Hikone Domain

The Hikone Domain (彦根藩, Hikone Han) was a feudal domain of Japan during the Edo period.[1] It was established in 1600 with Ii Naomasa as the first daimyō. All fifteen daimyō were from the Ii clan.

A large fudai domain, Hikone was initially rated at 180,000 koku. The rating reached a peak of 300,000 (with the status of a 350,000 koku domain), and in 1871, when the domain was abolished, it was 200,000 koku.

The domain initially had its headquarters at Sawayama, the castle that had been occupied by Ishida Mitsunari prior to the Battle of Sekigahara. Construction of the new castle at Hikone began in 1603.

List of daimyōsEdit

A guidepost marking the site of the former residence for the Ii clan in Edo (present-day Chiyoda, Tokyo)
  • Ii clan, 1600–1871 (fudai; 180,000→150,000→200,000→250,000→300,000→200,000 koku)
  1. Naomasa[2]
  2. Naokatsu
  3. Naotaka
  4. Naozumi (Served as Tairō)
  5. Naooki (Served as Tairō)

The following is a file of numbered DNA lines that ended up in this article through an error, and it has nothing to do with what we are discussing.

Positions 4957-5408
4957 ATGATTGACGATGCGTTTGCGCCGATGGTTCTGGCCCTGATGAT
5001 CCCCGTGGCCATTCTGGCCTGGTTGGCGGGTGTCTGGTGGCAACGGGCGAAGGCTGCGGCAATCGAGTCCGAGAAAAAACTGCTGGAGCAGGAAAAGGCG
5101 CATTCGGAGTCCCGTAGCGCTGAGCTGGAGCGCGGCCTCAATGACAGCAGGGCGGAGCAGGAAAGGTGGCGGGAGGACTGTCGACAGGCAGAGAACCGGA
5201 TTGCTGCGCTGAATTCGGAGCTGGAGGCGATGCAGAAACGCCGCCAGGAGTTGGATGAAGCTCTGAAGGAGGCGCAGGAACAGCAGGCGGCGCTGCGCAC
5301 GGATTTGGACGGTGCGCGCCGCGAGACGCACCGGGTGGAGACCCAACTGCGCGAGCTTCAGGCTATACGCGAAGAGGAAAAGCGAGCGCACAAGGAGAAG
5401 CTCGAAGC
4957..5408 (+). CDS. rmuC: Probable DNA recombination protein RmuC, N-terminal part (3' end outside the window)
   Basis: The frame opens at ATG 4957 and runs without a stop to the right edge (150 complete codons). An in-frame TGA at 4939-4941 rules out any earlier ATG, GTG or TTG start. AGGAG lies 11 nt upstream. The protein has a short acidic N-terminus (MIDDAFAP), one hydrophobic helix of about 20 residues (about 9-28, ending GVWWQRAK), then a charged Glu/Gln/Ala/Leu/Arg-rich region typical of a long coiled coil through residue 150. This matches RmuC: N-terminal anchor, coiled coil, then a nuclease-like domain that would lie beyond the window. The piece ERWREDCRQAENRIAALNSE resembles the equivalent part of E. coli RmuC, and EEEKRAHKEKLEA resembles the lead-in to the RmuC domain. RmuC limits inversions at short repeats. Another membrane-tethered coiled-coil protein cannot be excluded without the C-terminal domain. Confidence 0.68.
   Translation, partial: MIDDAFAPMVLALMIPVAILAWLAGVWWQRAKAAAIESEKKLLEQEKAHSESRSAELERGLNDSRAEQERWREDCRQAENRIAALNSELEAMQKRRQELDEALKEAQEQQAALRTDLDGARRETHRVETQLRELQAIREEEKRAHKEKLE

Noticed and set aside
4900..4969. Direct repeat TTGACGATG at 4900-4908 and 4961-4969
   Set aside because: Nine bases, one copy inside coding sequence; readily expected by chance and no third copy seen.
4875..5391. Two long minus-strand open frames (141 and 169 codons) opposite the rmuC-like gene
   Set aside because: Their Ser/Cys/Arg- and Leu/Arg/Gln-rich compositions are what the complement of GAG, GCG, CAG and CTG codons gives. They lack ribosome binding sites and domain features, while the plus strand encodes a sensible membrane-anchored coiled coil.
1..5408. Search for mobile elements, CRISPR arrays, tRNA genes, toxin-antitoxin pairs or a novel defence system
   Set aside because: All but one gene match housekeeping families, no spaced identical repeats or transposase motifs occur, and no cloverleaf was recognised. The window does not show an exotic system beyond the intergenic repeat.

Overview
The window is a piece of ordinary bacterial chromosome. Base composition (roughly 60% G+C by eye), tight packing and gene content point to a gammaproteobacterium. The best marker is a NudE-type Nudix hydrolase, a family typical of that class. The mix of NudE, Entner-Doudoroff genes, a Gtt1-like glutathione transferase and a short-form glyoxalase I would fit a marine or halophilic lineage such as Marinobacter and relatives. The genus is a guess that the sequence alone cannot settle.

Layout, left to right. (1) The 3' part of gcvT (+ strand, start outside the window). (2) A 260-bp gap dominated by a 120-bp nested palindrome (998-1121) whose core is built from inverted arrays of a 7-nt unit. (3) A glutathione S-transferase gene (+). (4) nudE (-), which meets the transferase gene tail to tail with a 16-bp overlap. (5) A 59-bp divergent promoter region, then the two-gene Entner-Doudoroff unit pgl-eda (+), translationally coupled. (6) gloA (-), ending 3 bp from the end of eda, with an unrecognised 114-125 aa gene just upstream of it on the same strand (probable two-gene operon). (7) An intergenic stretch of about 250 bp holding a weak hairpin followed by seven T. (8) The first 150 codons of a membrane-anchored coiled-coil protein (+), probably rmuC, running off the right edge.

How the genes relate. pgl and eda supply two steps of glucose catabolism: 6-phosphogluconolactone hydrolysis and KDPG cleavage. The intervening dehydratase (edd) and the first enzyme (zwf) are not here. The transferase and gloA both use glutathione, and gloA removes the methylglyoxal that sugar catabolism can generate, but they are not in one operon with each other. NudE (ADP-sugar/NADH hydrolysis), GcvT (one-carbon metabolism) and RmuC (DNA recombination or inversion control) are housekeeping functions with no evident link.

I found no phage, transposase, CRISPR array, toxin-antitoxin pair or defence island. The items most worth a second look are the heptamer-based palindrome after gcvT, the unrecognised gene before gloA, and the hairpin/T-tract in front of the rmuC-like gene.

6. Naomichi
  7. Naotsune
  8. Naoharu (later changed name to Naomori; served as Tairō)
  9. Naonobu
  10. Naosada
  11. Naoyoshi
  12. Naosada (2nd time)
  13. Naohide (Served as Tairō)
  14. Naonaka
  15. Naoaki
  16. Naosuke (Served as Tairō)[2]
  17. Naonori

See alsoEdit


Map of Japan, 1789 -- the Han system affected cartography


  • Nussbaum, Louis Frédéric. (2005). Japan Encyclopedia. Cambridge: Harvard University Press. ISBN 978-0-674-01753-5; OCLC 48943301

This article incorporates material from the article 彦根藩 (Hikone Han), retrieved from the Japanese Wikipedia on September 13, 2007.

Further readingEdit